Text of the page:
Alliance force majeure to cut natural gas flows to zero for unspecified length of time

Rick Margolin, Senior Natural Gas Analyst
Source:Genscape

Alliance Canada and U.S. pipelines posted notice that the Alliance pipeline will be shut down for an unspecified period of time due to the presence of excess hydrogen sulfide on the mainline.

Alliance Canada and U.S. pipelines posted notice on the evening of August 6, 2015,  that the Alliance pipeline will be shut down for an unspecified period of time due to the presence of excess hydrogen sulfide on the mainline. The event constitutes a force majeure.

 

During the past 30-days, Alliance Canada has been flowing an average 1,792 MMcf/d across the border to Alliance U.S., with single-day flows reaching as high as 1,977 MMcf/d on the roughly 2,000 MMcf/d capacity system. The notice was issued following the close of yesterday’s trading. NGI reports Alliance Interstates price averaged $2.83 yesterday, down $0.11 from the day prior. 

Alliance flows “wet” gas out of British Columbia, Alberta, and Saskatchewan primarily for delivery to the Aux Sable processing plant in Illinois. At the outlet of the Aux Sable processing plant, dry gas gets delivered to a variety of inter- and intrastate pipelines and industrial consumers.  Historically, and during the past 30-days, the bulk of those deliveries go to Vector (50 percent during the past 30-days, or 904 MMcf/d), followed by ANR (30 percent, or 504 MMcf/d), and the Aux Sable plant itself (12 percent, 212 MMcf/d).

Alliance was shut down completely in early October 2012 for pipe relocation activities. During that period, trading activity on Alliance Interstates was suspended and downstream deliveries from the Aux Sable tailgate fell to zero (with the exception of small volumes to a few pipes). The current shut-down will likely cause many upstream producers to shut-in or direct displaced gas to the TransCanada NOVA and/or Westcoast systems where that is an option.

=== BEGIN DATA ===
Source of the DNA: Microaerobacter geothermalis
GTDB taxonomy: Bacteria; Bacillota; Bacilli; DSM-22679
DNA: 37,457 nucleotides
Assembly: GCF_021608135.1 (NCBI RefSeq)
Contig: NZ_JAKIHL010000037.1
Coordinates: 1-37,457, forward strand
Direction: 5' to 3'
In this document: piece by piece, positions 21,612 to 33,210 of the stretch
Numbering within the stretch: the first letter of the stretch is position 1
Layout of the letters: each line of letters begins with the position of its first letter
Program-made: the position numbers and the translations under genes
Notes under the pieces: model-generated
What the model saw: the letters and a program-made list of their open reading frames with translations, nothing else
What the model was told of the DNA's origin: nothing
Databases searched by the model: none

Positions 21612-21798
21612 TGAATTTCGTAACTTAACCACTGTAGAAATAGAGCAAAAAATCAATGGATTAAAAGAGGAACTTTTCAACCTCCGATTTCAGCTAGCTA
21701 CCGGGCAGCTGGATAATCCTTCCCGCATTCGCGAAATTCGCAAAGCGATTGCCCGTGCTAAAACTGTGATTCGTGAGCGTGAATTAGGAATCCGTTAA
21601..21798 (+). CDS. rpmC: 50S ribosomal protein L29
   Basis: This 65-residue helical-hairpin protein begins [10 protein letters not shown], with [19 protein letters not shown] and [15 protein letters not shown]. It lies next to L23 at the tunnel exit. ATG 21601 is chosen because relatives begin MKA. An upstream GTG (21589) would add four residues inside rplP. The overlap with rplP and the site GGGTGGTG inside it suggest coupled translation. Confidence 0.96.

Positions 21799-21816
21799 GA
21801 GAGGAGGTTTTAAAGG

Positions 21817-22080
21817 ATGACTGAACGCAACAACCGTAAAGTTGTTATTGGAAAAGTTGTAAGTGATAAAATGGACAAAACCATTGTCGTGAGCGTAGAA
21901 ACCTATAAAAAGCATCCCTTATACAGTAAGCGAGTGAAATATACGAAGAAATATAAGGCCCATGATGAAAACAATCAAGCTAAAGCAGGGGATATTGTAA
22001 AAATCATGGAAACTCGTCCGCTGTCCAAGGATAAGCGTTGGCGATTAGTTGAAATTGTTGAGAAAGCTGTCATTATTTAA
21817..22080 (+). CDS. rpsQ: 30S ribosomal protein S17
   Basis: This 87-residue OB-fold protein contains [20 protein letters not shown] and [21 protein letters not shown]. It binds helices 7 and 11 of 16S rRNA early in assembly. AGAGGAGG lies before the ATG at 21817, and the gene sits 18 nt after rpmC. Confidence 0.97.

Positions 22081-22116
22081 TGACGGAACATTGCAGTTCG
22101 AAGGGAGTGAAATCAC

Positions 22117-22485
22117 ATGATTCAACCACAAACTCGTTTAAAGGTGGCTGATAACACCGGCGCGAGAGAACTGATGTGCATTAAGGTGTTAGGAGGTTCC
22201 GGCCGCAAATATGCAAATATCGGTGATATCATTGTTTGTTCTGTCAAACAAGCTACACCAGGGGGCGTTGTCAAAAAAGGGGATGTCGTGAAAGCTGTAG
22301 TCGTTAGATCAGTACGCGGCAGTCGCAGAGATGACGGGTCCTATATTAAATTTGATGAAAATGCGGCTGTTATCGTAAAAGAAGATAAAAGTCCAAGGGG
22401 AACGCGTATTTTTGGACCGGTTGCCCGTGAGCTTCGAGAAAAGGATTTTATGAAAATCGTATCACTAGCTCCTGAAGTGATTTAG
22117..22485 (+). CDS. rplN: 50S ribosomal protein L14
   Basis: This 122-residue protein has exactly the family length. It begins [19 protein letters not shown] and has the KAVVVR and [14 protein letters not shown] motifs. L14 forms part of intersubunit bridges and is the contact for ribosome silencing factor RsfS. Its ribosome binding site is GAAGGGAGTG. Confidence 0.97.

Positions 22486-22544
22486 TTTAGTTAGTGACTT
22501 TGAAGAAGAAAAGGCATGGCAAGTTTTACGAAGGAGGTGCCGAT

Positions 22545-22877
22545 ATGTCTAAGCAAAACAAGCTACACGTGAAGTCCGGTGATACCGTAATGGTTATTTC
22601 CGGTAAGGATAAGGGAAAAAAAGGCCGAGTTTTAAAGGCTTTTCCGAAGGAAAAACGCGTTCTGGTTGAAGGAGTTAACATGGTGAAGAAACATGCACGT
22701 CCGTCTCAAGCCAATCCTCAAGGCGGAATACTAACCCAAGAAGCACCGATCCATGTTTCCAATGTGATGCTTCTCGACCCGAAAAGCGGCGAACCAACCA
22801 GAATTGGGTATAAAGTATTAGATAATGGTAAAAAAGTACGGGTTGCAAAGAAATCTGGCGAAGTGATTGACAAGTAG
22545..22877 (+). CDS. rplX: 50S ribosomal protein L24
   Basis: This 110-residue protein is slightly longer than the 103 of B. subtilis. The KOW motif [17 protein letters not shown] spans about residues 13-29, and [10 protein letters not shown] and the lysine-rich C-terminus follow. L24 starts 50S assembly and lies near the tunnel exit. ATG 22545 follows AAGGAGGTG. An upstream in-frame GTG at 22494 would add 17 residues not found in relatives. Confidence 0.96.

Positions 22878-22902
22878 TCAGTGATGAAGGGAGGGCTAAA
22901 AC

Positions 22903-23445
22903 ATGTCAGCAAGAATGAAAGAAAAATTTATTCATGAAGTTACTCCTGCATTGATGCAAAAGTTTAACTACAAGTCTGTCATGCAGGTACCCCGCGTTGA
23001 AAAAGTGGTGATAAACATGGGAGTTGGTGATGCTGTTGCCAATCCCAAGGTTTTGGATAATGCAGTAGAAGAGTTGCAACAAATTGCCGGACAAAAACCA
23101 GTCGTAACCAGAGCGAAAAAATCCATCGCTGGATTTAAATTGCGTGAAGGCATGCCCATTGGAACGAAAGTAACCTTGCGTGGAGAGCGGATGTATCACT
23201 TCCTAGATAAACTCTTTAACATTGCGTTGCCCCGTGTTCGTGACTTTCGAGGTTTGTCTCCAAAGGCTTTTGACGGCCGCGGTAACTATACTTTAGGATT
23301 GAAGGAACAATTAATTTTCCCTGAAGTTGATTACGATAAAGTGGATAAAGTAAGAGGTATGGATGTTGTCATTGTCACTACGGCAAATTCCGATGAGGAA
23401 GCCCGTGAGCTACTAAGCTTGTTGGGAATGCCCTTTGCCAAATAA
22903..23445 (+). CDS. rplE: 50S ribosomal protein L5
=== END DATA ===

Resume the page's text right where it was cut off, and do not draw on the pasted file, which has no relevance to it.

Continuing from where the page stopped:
One producer – Seven Generations – issued a press release on the morning of August 7, 2015 confirming they will halt production during the shut-down.  If producers instead place gas onto NOVA or Westcoast, it will likely place downward pressure on AECO and/or Westcoast Station 2 prices. In addition, Station 2 will be further pressured by the loss of Westcoast’s ability to deliver gas to Alliance, forcing the gas to instead flow southward on Westcoast. Downstream prices around the Chicago market may increase as alternative sources of supply are sought, though, milder weather and the coming weekend may limit a rally.

Much of the information in this blog post came from Genscape's Natural Gas Basis Report, which provide users with information regarding supply, demand, storage, imports, and exports from 16 markets across North America. With direct access to experienced traders and natural gas market analysts, users are provided with advanced notice of price movements, gaining the information needed to make more accurate trading decisions. Click here to learn more about or request a free trial of Genscape's NatGas Basis Reports.

 

 

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